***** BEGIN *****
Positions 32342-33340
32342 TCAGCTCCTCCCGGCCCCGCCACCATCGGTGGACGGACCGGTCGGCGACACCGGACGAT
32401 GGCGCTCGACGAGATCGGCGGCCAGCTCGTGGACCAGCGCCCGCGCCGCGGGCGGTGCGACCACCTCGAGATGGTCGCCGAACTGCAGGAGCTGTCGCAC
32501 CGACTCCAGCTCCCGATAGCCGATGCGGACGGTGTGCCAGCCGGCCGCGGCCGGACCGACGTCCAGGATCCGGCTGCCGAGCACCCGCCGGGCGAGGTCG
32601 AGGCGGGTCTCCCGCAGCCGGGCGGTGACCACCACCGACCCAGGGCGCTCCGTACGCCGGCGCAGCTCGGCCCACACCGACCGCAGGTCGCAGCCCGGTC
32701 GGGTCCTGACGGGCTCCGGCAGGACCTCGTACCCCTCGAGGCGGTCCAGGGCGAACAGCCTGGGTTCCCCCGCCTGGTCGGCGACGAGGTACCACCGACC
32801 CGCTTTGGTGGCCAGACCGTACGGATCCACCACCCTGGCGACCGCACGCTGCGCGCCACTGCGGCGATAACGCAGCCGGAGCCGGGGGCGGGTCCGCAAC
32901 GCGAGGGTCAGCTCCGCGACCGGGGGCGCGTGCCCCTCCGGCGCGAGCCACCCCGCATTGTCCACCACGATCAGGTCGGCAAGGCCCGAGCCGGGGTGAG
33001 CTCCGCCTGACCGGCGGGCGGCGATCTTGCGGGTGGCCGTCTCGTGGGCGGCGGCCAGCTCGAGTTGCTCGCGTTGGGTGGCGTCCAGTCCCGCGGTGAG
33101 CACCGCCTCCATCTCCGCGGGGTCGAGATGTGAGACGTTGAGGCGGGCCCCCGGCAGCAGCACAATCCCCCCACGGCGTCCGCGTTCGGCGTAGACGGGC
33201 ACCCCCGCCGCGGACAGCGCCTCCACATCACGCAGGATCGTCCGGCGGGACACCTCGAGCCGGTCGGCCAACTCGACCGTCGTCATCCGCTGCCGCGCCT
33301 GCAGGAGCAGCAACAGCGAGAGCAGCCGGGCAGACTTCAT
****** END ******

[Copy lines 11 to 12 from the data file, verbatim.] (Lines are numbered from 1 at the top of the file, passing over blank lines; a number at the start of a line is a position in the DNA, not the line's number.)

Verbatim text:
33201 ACCCCCGCCGCGGACAGCGCCTCCACATCACGCAGGATCGTCCGGCGGGACACCTCGAGCCGGTCGGCCAACTCGACCGTCGTCATCCGCTGCCGCGCCT
33301 GCAGGAGCAGCAACAGCGAGAGCAGCCGGGCAGACTTCAT